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Restrictions on where sex offenders can live subject of debate | News | #childpredator | #kidsaftey | #childsaftey

HARRISBURG — A bill proposing residency restrictions for sexually violent predators drew understanding of intent but also raised concerns for potential constitutional violations and overall effectiveness as its terms were discussed during a public hearing of the Pennsylvania House Judiciary Committee.

House Bill 77, introduced by Rep. Arvind Venkat, D-Allegheny, looks to restrict offenders designated as sexually violent predators from living within 2,500 feet of any school, public or private, or day care center.

Venkat and a co-sponsor, Republican Rep. Robert Mercuri, each represent portions of Hampden Township where residents raised concern of a sex offender living close to a local elementary school. The bill was crafted in response as a statewide mandate.

“I do think there is a balance that needs to be struck in terms of the pragmatism of not having a place for these individuals to live at all versus the fact that schools clearly are the most concentrated location where children are most likely to congregate and it should be a risk mitigation concern,” Venkat said during testimony Tuesday.

Pennsylvania’s Megan’s Law website states that court-ordered residency restrictions can be placed on offenders as part of sentencing or parole and probation conditions. Local municipalities have enacted residency restrictions but the legality of such has been challenged including one struck down in Allegheny County in 2011 by the Pennsylvania Supreme Court.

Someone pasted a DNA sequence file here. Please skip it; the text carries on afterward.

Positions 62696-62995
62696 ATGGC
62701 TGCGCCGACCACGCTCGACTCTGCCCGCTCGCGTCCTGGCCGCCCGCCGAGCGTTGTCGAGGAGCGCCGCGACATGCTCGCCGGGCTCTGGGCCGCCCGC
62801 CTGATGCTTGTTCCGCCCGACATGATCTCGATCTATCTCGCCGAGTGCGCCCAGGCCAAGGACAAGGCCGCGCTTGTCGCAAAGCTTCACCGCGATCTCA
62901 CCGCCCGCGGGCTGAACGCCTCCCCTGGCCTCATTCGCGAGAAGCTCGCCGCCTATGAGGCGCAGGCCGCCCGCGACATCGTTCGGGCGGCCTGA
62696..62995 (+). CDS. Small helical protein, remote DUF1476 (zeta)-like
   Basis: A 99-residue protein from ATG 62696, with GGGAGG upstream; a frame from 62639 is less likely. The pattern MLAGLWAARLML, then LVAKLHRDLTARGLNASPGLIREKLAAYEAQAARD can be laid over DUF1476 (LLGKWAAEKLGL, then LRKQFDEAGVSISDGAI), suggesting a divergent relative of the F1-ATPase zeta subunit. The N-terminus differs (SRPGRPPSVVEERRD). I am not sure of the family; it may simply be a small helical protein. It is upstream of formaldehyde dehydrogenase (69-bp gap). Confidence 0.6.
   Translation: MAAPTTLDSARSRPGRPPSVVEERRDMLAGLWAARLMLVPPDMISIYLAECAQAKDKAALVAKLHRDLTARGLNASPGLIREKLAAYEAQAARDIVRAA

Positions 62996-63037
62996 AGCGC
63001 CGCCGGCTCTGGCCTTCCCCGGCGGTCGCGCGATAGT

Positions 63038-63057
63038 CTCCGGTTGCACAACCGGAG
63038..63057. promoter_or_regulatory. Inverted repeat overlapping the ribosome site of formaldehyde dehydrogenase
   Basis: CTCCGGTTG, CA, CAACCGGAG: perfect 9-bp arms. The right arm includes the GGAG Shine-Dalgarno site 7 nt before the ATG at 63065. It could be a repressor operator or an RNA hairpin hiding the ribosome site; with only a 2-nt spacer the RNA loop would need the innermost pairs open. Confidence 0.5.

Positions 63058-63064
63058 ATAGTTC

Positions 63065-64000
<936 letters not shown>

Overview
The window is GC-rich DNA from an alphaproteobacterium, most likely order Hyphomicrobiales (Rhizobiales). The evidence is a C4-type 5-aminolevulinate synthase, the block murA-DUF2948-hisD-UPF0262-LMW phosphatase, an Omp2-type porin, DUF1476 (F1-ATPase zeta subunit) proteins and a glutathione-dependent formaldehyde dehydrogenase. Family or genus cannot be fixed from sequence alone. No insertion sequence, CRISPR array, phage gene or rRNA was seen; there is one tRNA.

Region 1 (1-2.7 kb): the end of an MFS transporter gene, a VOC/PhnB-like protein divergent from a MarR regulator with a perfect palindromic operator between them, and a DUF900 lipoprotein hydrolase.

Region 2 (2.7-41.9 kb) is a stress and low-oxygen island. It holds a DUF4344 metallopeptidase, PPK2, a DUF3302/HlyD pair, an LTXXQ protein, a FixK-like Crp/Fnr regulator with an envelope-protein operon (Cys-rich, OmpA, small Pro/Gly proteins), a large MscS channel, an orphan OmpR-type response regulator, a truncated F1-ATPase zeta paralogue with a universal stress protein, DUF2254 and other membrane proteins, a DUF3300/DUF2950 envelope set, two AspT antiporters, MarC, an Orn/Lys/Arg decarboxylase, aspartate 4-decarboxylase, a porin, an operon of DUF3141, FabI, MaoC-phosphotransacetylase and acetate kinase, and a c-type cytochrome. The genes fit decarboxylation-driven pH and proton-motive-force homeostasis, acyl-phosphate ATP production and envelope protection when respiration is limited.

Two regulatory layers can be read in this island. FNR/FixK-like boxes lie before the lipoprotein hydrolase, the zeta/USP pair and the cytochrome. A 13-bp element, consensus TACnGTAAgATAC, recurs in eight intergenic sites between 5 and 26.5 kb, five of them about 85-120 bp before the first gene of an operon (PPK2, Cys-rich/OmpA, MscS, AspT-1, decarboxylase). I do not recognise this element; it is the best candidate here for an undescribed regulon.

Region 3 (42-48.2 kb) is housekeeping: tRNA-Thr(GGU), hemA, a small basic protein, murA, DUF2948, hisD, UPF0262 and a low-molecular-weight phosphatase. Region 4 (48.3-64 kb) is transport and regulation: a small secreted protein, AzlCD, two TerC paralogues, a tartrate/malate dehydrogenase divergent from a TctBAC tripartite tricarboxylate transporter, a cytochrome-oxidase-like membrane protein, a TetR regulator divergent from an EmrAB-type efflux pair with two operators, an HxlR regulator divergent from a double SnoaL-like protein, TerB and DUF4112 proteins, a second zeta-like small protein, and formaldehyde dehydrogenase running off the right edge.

Concerns about the proposal largely revolved around due process and ex post facto punishment, that is, offenders suffering legal punishment beyond the terms of their sentence.

Mark Bergstrom, executive director of the Pennsylvania Commission on Sentencing, noted the ubiquity of schools and day care centers.

Citing mapping included in a study on drug offenses — dealing drugs within 1,000 feet of a school zone — Bergstrom said some communities, like Harrisburg, would have little to no areas for offenders to reside with a 2,500-foot restriction.

He also questioned whether the bill was intended to apply to all offenders or if, as currently prepared, the restrictions would apply only to offenders within an 18-year period prior to the adoption of the state’s revised Sex Offender Registration and Notification Act from December 2012.

Veronica Miller, senior policy counsel for the ACLU of Pennsylvania, said existing research shows sex offenders have some of the lowest rates of recidivism on record.

When a similar law was enacted in Ohio, Miller said the number of offenders failing to abide by the state’s Megan’s Law registry doubled. In Florida, she said a similar law spurred homelessness among sex offenders including encampments under bridges.

“I believe this is largely creating more problems than it can solve,” Miller said.

Brandi Stewart, a licensed psychologist specialized in sexual abuse and trauma, said the bill provides only a false sense of security.

There’s no evidence that living in proximity of a school or day care center causes offenders to commit sex crimes against children, Stewart said. She said the vast majority of offenders commit sex crimes against children they know.

“These pedophilic-driven individuals who do sexually offend nurture their victims, they build relationships, they build trust and then they use their position of authority to do sexual harm. It’s not physical proximity but it’s social proximity that will lead to future offenses,” Stewart said.

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